My thoughts on ADHD, Autism and Nosebleeds


After going to school for two days last week, I thought this weekend would be fairly calm. Our son is getting back into a scheduled and structured routine and our daughter is back in public school after two years of homeschooling. Everyone should be getting into the swing of things, right? Wrong!

This weekend was a weekend from Hell. Our son, who is autistic and has ADHD, seemed to have one meltdown after the next and it ended up with several nosebleeds. He’s been getting nosebleeds more often lately and I am starting to notice a trend. It seems to happen every time he gets himself worked up. When I picked him up Friday from school for one of his numerous appointments, his principal told me he had a nosebleed at lunch. “A gusher” is what she called it. What happened right before this? He wanted a second slice of pizza and he was told that since he receives free lunches, he couldn’t have another since he has no money on his “account.”  Rather than staying calm, he had an emotional meltdown and then his nose started gushing.

Now I have been doing some research on kids who are on the spectrum who get nosebleeds. There has been some speculation that nosebleeds are a way for the body to eliminate toxins. While this MAY sound like a pretty good theory, I don’t necessarily agree with it.

Here’s why…. my mother used to suffer from nosebleeds when she was younger and had to have the blood vessels in her nose cauterized several times. If the layer of skin that covers those vessels is extremely thin, any amount of pressure could cause the vessels to burst and cause your nose to bleed.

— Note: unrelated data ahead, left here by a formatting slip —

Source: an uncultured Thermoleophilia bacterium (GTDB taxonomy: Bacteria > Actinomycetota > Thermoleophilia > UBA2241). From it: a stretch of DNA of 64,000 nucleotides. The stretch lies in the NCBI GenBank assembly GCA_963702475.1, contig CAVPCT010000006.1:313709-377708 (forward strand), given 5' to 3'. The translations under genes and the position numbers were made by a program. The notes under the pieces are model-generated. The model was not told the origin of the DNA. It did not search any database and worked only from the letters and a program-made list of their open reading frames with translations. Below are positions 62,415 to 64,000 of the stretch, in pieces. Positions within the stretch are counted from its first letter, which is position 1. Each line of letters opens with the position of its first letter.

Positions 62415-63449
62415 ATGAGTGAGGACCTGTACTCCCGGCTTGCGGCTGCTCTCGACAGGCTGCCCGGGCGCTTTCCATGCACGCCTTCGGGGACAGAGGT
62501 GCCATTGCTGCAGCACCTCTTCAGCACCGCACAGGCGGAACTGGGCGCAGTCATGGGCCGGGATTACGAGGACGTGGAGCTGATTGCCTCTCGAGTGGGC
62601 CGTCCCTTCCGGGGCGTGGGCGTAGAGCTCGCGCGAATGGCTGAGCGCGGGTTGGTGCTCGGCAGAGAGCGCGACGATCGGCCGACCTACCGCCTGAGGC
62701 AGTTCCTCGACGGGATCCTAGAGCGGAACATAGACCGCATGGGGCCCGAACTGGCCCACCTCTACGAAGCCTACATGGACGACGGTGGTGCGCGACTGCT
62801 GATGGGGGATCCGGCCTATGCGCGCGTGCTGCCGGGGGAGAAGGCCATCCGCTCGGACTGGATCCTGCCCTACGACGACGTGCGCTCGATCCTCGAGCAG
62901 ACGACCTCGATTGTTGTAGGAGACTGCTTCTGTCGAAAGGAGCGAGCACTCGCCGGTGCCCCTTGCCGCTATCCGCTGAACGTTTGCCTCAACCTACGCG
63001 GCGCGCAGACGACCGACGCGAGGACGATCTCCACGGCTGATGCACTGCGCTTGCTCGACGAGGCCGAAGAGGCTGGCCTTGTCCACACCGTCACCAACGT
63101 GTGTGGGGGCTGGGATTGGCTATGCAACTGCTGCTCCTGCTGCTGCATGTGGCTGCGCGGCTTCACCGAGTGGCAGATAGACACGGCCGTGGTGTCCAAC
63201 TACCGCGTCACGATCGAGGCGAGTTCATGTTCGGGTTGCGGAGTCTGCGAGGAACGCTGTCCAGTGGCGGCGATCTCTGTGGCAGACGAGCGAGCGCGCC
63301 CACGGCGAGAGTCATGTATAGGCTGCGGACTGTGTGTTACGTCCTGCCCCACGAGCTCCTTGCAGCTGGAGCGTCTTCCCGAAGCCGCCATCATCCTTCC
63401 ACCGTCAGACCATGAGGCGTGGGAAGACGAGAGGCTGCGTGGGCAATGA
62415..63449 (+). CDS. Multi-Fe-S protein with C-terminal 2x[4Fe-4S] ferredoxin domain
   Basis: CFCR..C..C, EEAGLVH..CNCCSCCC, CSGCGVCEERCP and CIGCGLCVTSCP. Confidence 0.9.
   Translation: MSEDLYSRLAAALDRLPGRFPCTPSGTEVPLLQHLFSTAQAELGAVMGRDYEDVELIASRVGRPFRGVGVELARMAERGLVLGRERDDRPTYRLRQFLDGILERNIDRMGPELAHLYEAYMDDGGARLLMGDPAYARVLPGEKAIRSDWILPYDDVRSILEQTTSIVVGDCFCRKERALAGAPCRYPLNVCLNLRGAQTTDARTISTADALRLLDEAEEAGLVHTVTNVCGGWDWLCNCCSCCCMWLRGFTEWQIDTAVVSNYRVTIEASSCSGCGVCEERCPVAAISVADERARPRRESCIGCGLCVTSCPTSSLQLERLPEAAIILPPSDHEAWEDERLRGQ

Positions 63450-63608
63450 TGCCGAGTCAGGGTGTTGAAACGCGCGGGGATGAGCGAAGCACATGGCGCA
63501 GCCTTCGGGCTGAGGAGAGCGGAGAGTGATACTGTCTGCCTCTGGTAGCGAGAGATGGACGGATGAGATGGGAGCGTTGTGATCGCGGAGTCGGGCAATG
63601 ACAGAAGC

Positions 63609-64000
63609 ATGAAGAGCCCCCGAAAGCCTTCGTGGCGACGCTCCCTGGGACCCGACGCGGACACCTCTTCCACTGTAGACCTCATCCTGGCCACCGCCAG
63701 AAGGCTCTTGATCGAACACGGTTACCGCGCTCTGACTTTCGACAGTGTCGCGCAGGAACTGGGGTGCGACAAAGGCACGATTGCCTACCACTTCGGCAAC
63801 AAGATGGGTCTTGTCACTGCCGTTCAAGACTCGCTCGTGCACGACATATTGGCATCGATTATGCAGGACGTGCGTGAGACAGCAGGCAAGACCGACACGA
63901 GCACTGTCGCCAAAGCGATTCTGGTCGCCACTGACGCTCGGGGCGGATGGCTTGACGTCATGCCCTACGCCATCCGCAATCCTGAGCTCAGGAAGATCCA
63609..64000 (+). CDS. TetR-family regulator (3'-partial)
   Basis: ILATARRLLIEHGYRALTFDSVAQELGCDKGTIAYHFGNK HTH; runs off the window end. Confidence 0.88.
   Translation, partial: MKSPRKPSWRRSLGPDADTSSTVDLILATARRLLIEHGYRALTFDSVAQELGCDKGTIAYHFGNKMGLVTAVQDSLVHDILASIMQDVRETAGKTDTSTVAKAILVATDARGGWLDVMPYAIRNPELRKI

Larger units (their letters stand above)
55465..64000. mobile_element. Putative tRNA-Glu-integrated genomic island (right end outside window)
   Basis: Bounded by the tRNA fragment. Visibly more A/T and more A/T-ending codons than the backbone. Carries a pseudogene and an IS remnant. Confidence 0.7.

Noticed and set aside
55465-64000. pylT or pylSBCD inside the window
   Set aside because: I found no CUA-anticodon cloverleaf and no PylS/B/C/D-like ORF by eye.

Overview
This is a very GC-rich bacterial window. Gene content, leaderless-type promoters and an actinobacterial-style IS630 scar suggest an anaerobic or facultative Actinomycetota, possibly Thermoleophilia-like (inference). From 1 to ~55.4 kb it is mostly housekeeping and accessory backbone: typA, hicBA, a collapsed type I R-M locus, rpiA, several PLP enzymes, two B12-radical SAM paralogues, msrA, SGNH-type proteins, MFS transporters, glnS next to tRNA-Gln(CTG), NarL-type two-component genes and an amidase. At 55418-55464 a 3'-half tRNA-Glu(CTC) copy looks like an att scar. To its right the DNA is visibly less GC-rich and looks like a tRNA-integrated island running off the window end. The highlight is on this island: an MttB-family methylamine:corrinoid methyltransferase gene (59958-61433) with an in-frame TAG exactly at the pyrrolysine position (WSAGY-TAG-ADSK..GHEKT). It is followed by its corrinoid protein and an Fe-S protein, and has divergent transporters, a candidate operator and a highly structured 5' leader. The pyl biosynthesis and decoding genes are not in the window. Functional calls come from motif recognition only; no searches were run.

When my son becomes so upset, his face gets red, his ears turn red and he sometimes even breaks into a sweat. This tells me his blood pressure is going through the roof. And this would put enough pressure on those blood vessels and veins to cause a nosebleed.

I did find one case online where there may be a correlation between ADHD and epistaxis (frequent nosebleeds). Here’s the case if you’d like to read more.

I would be extremely interested to see if more cases begin to appear. If anyone sees any more while you are surfing the net, please let me know by commenting here.


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